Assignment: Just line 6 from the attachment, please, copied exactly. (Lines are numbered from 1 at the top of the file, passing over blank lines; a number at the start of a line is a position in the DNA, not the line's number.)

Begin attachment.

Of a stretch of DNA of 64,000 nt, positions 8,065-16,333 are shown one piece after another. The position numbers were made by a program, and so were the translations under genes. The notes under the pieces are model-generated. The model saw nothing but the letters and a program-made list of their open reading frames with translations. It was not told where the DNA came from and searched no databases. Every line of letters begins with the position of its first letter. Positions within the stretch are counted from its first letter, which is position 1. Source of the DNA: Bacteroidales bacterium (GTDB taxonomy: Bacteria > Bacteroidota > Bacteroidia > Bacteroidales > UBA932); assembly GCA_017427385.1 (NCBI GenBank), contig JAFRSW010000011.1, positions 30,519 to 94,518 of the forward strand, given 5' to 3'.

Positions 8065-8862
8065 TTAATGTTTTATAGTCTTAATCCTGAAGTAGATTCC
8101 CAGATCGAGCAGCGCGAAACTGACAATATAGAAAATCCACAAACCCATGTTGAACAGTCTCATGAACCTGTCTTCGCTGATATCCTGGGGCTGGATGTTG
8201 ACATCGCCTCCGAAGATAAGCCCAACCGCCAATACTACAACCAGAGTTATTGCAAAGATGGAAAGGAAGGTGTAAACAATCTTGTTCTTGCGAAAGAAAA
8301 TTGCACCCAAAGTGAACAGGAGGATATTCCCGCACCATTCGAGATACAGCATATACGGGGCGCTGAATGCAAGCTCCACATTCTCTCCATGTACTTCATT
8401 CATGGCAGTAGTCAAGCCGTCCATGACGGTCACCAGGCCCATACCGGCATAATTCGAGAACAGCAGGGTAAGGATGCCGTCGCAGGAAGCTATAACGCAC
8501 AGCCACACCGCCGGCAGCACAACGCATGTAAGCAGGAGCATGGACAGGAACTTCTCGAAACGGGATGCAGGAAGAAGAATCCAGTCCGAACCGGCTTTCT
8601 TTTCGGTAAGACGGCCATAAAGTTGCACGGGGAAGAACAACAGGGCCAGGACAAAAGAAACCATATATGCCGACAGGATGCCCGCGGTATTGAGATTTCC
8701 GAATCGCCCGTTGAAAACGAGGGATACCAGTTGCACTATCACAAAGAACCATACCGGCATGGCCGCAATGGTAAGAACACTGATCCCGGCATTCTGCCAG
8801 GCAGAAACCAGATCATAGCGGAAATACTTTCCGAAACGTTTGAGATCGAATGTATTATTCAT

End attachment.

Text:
8301 TTGCACCCAAAGTGAACAGGAGGATATTCCCGCACCATTCGAGATACAGCATATACGGGGCGCTGAATGCAAGCTCCACATTCTCTCCATGTACTTCATT